We’re in the midst of a bizarre presidential election. And a global energy transition driven by both economics and climate change. So where do Donald Trump and Hillary Clinton stand with their energy platform plans for our energy future?
Fortunately, the energy platform plans of both parties were published this July, and are very specific about their respective goals for the U.S.’s energy future. Not surprisingly, the republican platform wants to kill the Clean Power Plan (which calls for the reduction in greenhouse gas emissions by 32% by 2025), use more coal (which the platform arbitrarily characterizes as “clean”), ease nuclear permitting, prevent taxes on carbon, state that the environment is too important to leave to radical environmentalists, and solve environmental problems with human ingenuity and the development of new technology. On the other hand, the democrat energy platform plan wants to get 50% of our electricity from clean energy sources in a decade, install half a billion solar panels in four years, generate enough renewable energy to power every home in the country, eliminate tax breaks for fossil fuel companies, and oppose efforts by utilities to limit consumer choices for clean energy deployment.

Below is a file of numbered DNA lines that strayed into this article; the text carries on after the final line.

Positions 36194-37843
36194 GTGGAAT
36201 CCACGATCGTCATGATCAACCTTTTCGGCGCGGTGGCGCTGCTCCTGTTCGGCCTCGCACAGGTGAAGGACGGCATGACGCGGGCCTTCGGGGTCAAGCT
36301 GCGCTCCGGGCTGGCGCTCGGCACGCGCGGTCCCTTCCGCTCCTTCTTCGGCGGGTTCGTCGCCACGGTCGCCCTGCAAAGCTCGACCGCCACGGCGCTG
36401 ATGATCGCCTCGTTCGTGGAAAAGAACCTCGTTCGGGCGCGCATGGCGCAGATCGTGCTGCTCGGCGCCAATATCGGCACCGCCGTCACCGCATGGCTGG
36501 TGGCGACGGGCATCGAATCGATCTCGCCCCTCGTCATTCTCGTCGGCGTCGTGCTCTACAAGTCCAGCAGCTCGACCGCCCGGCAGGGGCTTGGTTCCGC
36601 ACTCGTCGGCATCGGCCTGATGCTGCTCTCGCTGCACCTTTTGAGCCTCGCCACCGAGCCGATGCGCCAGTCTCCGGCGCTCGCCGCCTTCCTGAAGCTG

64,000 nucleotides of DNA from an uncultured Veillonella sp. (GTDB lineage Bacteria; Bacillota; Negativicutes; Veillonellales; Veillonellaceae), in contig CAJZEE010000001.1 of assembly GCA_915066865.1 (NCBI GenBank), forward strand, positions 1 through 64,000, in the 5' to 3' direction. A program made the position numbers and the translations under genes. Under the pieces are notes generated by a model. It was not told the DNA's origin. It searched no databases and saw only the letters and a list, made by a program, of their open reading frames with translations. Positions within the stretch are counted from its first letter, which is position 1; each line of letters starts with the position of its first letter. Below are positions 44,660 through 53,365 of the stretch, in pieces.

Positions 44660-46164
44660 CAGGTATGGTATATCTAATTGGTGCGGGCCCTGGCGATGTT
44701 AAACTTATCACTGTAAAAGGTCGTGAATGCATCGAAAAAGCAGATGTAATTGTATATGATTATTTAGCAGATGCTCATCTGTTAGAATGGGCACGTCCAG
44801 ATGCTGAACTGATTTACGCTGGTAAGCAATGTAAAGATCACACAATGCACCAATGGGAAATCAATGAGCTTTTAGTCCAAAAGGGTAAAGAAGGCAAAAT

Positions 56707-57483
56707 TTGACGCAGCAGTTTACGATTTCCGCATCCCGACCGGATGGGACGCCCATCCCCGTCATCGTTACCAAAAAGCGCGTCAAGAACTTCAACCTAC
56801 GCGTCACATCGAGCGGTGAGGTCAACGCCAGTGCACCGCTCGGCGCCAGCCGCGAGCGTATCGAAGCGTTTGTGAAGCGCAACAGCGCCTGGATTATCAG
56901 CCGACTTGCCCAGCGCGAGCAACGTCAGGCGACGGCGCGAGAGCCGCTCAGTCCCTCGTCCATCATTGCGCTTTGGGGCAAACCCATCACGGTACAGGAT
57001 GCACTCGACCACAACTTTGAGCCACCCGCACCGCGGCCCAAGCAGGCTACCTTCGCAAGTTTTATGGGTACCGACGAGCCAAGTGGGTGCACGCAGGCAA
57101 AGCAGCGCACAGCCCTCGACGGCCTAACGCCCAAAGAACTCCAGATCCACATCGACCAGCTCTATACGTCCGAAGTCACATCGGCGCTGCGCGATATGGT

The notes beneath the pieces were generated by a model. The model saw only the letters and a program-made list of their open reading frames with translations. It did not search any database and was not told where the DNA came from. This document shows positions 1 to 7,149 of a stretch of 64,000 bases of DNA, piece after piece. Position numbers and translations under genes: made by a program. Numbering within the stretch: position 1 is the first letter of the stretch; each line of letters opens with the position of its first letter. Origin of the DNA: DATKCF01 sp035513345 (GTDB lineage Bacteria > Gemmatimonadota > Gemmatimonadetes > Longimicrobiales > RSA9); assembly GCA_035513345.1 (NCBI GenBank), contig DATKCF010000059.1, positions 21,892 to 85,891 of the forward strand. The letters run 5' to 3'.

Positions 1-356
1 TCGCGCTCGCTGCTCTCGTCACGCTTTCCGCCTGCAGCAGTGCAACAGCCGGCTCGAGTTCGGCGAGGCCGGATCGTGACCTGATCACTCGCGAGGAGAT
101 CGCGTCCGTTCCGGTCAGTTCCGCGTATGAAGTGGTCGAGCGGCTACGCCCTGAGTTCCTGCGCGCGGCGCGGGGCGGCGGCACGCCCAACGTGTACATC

Hillary Clinton is completely aligned with the democrat’s energy platform plan; it is apparent that she and her team had influence in writing the platform itself. However, Donald Trump’s energy position is at times very different than that of the republican party; he goes with his gut. As a result, it would not surprise me at all that, if he were to be elected, Trump would turn into a big supporter of solar power.
Pretty much the only thing the Republican and Democrat platforms agree on is that we need new energy technologies — but we should not play favorites with particular technologies. Except, of course, with their preferred technologies. Nevertheless, regardless of what the politicians say, the economics of energy generation and distribution will ultimately have the biggest impact on the outcome. For more about presidential energy politics and the specific positions of Hillary Clinton and Donald Trump, Listen Up to this week’s Energy Show on Renewable Energy World.